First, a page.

View of East Burnside from the bridge toward Martin Luther King Jr. Blvd. (Photo: Jonathan Maus/BikePortland)

This week, the Portland Bureau of Transportation begin work on the East Burnside Rose Lane project. This project is part of PBOT’s Central City in Motion (CCIM) plan to speed up transit and improve infrastructure for people biking and walking.

A Rose Lane on east Burnside is being installed to improve transit times for TriMet bus lines 12, 19, and 20. Its construction will also bring some new bike infrastructure that PBOT hopes will make the entire corridor more appealing to new and existing riders.

Right now, there is a ‘bus only’ lane on the Burnside Bridge that ends at Martin Luther King Jr. Boulevard. This project will extend that bus lane to NE 12th Ave. As with other bus lane locations, PBOT will consider this a “bus and turn” or BAT lane where drivers are permitted to enter only to make right turns. This stretch of Burnside currently has three general travel lanes (four just before 12th), a bike lane and parking lanes on both sides. PBOT will swap the southernmost general travel lane for the BAT lane.

Between MLK and Grand, PBOT will remove an existing curb extension and car parking spaces to make room for the BAT lane.

A signal upgrade at MLK and Burnside will create a separate phase for buses, bikes, and car drivers. This will give bike riders time to cross Burnside and connect to a new bike lane PBOT plans to build on the east side of MLK for one block. The new bike lane will take the place of car parking. It will be the recommended route for riders traveling eastbound from the Burnside Bridge who want to connect to the SE Ankeny neighborhood greenway (see plan drawings above). PBOT will add a median diverter to calm traffic and reduce driving volumes on Ankeny.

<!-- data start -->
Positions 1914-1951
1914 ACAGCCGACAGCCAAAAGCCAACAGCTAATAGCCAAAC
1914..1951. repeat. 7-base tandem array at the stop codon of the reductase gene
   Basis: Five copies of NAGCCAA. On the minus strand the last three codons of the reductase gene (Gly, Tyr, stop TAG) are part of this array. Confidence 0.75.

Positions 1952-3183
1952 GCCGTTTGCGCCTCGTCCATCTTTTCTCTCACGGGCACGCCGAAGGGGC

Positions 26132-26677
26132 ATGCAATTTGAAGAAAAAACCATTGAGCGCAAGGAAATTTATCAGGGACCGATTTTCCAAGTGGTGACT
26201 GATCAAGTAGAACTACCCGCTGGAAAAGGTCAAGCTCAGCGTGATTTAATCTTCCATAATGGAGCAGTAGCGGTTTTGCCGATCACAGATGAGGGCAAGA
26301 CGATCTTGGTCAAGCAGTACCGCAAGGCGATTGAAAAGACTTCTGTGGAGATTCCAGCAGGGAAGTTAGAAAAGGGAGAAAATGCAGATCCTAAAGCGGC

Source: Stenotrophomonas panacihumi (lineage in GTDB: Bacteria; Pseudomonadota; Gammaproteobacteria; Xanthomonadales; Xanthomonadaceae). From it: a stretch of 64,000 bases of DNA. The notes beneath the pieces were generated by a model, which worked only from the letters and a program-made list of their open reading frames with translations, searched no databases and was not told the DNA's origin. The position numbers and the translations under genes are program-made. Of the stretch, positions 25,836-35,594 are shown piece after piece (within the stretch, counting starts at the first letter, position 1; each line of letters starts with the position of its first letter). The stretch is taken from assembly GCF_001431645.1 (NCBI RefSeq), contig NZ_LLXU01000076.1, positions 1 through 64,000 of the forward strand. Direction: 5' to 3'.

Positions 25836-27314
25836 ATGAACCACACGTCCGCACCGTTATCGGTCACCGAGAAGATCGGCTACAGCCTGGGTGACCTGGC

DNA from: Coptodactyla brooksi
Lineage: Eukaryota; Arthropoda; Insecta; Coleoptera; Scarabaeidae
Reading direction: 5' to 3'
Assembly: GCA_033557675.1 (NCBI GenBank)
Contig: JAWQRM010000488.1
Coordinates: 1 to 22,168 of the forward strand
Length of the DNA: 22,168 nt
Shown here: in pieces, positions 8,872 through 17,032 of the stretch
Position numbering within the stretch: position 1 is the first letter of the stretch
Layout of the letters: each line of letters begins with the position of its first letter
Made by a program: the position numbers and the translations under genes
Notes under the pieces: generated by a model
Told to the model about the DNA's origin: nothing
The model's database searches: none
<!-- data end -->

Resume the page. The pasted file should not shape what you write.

It will also be the first bike lane we’ve ever had on MLK, which is an ODOT-controlled state highway (99E)! (Right?)

This is one of several CCIM projects PBOT has been working on over the last few months. People biking in inner Portland may have noticed recent progress on the SW Broadway bike lane and the SW Alder Rose Lane. Across the river and parallel to Burnside there’s the NE Couch Rose Lane and bike lane extension that PBOT constructed in August right after the carfree Blumenauer Bridge opened to the public. There’s also the new bike lane on SW Main Street in between 3rd and 4th Avenues (the ‘Elk Lane’): a small bike connection that should give a boost to nearby CCIM projects by helping form connected central city bikeways.

PBOT says it will take about 12 months to complete this project. Keep your eyes peeled for lane closures and construction zones.



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